"Nature and I are two," filmaker Woody Allen once said, and apparently the two have not gotten together yet. Allen is known to take extraordinary measures to limit bodily and mental contact with rural flora and fauna. He does not go in natural lakes, for example, because "there are living things in there."
-David W. Orr, Earth in Mind
Last month I and another guide led a group of five teen girls to Welcome Springs in the Southwest corner of Utah, Near Ivins, Arizona, and Nevada. One night I found nine scorpions and the next day one girl almost stepped on a 4-foot rattlesnake.
The weirdest thing we found was definitely the horsehair worm. I was filling up my water bottle from a natural spring and one of the grass stems just didn't look right. I don't think there is any species with a better common name than the horsehair worm. Hearing the name is almost the equivalent of seeing it, although this one could have been called a spaghetti noodle worm. It was tan-colored and about 18 inches long.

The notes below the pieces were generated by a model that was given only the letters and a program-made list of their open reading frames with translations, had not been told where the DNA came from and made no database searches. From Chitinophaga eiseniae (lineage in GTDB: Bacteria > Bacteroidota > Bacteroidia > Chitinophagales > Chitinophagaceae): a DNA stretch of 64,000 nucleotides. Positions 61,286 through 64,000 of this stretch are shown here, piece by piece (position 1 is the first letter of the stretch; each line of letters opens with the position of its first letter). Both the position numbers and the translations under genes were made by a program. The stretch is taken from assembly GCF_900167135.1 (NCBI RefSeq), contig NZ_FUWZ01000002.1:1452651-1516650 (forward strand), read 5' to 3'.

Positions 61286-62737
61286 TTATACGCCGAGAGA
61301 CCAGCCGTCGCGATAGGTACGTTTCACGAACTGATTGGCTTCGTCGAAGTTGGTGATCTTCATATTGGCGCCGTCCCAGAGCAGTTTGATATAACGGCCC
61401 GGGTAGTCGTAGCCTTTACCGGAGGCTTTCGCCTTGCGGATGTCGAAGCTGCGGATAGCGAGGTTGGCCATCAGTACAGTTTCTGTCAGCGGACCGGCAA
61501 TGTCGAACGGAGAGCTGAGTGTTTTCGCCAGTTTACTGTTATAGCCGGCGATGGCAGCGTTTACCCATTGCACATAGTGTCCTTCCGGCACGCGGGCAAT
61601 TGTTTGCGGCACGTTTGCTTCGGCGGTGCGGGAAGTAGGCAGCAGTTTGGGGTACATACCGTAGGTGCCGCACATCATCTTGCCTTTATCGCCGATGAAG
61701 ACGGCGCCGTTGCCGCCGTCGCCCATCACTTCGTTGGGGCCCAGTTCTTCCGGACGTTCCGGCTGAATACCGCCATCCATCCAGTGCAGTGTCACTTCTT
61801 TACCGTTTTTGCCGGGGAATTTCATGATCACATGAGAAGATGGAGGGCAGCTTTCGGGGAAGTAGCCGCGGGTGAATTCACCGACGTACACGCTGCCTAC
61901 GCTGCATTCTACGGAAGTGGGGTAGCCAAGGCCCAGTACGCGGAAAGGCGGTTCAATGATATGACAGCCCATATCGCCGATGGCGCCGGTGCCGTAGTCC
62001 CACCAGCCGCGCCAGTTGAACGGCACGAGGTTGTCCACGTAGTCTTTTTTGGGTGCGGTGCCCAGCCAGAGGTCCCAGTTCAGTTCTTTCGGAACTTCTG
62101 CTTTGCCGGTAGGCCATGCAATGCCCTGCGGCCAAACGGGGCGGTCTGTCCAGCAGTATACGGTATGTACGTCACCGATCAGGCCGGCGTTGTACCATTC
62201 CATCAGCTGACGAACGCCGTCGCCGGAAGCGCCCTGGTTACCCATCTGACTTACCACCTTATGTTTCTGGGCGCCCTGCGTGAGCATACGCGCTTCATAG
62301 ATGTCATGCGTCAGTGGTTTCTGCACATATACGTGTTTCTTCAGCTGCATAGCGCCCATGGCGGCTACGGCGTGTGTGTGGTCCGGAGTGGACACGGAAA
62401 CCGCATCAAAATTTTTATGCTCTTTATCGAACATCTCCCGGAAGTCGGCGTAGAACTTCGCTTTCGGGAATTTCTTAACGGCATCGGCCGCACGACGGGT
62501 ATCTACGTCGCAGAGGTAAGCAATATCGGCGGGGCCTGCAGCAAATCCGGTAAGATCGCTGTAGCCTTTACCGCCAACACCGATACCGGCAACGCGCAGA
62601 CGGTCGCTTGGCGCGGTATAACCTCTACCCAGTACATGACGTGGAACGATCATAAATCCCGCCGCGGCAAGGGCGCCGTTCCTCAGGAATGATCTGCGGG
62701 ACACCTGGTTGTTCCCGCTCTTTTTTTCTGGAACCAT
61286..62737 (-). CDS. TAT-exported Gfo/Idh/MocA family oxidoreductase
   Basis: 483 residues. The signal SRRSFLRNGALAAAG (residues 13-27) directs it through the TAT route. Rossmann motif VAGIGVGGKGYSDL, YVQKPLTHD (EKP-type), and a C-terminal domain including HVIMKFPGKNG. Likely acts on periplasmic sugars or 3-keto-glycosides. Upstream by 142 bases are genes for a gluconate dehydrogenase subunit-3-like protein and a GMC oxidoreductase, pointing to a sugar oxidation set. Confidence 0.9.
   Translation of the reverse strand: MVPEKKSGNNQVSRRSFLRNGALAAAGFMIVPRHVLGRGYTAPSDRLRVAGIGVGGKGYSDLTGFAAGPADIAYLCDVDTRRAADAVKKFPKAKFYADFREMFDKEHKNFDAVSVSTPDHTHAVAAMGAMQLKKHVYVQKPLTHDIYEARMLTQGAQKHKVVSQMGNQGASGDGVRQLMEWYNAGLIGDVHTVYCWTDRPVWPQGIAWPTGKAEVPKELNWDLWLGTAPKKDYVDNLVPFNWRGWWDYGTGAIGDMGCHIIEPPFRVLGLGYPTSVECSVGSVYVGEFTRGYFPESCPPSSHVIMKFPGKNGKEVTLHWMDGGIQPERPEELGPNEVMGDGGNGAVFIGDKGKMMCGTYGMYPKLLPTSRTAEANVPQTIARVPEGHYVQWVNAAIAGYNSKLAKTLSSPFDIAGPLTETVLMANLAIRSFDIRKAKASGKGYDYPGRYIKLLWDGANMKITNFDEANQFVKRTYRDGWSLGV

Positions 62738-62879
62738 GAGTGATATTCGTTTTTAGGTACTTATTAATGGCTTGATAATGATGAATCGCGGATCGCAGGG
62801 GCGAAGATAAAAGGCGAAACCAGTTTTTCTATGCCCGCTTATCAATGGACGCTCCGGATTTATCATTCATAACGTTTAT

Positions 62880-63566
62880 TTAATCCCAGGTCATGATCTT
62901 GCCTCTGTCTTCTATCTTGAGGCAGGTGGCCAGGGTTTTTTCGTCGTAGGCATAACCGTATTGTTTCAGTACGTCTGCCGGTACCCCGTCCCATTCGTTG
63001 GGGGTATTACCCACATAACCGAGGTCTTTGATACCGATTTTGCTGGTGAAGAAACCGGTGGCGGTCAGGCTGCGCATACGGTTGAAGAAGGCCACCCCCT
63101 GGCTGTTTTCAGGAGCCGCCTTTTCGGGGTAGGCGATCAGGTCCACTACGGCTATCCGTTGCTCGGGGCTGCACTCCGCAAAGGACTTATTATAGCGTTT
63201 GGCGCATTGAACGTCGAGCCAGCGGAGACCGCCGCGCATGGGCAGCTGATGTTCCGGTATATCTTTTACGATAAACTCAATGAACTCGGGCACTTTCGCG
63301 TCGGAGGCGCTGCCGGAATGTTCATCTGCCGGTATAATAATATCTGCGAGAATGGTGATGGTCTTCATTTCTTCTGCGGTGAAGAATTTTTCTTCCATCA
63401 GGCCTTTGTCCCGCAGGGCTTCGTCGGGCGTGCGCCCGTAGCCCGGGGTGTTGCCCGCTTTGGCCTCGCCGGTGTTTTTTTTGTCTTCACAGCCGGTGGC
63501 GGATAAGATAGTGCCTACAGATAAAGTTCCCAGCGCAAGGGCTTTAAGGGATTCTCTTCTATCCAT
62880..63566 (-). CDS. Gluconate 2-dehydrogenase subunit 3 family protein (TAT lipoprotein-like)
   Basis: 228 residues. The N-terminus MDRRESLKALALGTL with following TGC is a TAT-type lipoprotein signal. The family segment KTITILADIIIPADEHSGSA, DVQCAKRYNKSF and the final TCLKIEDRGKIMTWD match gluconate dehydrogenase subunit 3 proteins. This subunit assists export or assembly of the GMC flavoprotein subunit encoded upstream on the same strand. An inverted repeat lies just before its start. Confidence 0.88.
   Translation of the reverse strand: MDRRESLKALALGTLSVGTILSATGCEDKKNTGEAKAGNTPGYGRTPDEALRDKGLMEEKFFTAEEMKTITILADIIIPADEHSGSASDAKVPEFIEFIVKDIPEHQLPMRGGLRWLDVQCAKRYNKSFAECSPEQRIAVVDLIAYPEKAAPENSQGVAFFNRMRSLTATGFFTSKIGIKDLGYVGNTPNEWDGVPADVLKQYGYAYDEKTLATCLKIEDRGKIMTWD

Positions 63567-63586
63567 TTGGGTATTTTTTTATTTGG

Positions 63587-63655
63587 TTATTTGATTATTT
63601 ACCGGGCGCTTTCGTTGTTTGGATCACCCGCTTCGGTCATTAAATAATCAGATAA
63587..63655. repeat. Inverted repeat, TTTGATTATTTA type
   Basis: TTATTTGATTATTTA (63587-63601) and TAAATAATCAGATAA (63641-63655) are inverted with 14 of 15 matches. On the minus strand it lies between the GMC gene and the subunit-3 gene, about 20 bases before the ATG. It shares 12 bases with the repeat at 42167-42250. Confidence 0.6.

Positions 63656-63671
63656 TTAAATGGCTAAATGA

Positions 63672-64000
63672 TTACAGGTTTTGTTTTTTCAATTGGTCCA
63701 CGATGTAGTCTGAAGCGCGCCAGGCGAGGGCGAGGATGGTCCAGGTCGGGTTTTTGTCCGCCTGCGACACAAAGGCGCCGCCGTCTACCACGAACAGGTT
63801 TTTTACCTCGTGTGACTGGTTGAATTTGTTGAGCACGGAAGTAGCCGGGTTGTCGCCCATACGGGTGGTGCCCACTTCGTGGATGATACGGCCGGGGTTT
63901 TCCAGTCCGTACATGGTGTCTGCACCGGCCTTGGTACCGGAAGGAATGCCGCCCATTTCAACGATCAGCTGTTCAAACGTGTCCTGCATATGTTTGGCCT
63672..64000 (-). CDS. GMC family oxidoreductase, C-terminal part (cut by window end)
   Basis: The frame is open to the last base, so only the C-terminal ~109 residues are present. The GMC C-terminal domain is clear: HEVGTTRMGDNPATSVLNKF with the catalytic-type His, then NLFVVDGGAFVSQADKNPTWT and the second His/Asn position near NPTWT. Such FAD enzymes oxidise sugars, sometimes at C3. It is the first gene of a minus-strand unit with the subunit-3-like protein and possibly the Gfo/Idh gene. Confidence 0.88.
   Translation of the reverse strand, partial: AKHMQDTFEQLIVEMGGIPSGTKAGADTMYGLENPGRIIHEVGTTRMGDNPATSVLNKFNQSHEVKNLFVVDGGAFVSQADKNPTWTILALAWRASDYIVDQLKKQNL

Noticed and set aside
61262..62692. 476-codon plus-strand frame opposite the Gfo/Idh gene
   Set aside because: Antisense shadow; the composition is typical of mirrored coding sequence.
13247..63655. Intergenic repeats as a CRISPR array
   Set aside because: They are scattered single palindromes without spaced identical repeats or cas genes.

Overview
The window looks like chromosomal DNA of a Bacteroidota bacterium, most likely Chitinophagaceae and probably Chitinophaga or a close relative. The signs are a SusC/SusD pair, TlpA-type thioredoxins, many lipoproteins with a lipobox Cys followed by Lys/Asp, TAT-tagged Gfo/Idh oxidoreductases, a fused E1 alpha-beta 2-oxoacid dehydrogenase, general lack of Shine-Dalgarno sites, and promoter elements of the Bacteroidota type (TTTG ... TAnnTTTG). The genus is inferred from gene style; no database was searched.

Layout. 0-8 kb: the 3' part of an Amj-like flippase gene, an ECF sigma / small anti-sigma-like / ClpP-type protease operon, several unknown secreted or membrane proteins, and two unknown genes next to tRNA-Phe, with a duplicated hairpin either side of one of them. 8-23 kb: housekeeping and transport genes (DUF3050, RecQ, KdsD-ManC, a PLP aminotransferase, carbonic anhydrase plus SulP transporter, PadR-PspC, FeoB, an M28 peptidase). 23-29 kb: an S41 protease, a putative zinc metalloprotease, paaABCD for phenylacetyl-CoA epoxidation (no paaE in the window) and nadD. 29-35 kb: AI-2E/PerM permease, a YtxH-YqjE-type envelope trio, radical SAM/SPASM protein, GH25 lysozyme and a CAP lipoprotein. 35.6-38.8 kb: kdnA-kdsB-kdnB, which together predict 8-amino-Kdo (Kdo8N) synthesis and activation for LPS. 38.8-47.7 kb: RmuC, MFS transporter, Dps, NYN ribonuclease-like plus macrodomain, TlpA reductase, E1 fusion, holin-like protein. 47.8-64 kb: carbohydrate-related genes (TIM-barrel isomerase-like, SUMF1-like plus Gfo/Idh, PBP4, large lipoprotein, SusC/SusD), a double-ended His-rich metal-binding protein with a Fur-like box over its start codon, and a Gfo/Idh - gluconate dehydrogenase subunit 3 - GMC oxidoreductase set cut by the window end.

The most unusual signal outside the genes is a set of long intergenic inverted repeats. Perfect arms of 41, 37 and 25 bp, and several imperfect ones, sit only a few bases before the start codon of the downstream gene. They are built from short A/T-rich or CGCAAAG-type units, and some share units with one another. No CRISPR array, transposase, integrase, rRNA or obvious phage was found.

Another of our girls (who described it as "beautiful") tried to cut it in half with the sharp edge of a rock, but couldn't even damage it.
I could kick myself for forgetting my pocket camcorder. So in case you're into nightmares, vomiting, etc. Here is a video of cricket, which is normally averse to water, following its own horsehair worm's advice to drown itself.
Its a shame (especially for Woody) that this is happening in someone's swimming pool; I guess after 100 million years of existence, they've gotten pretty good at wriggling into crickets, swimming pools, carpeted living rooms, or anywhere else they feel like going.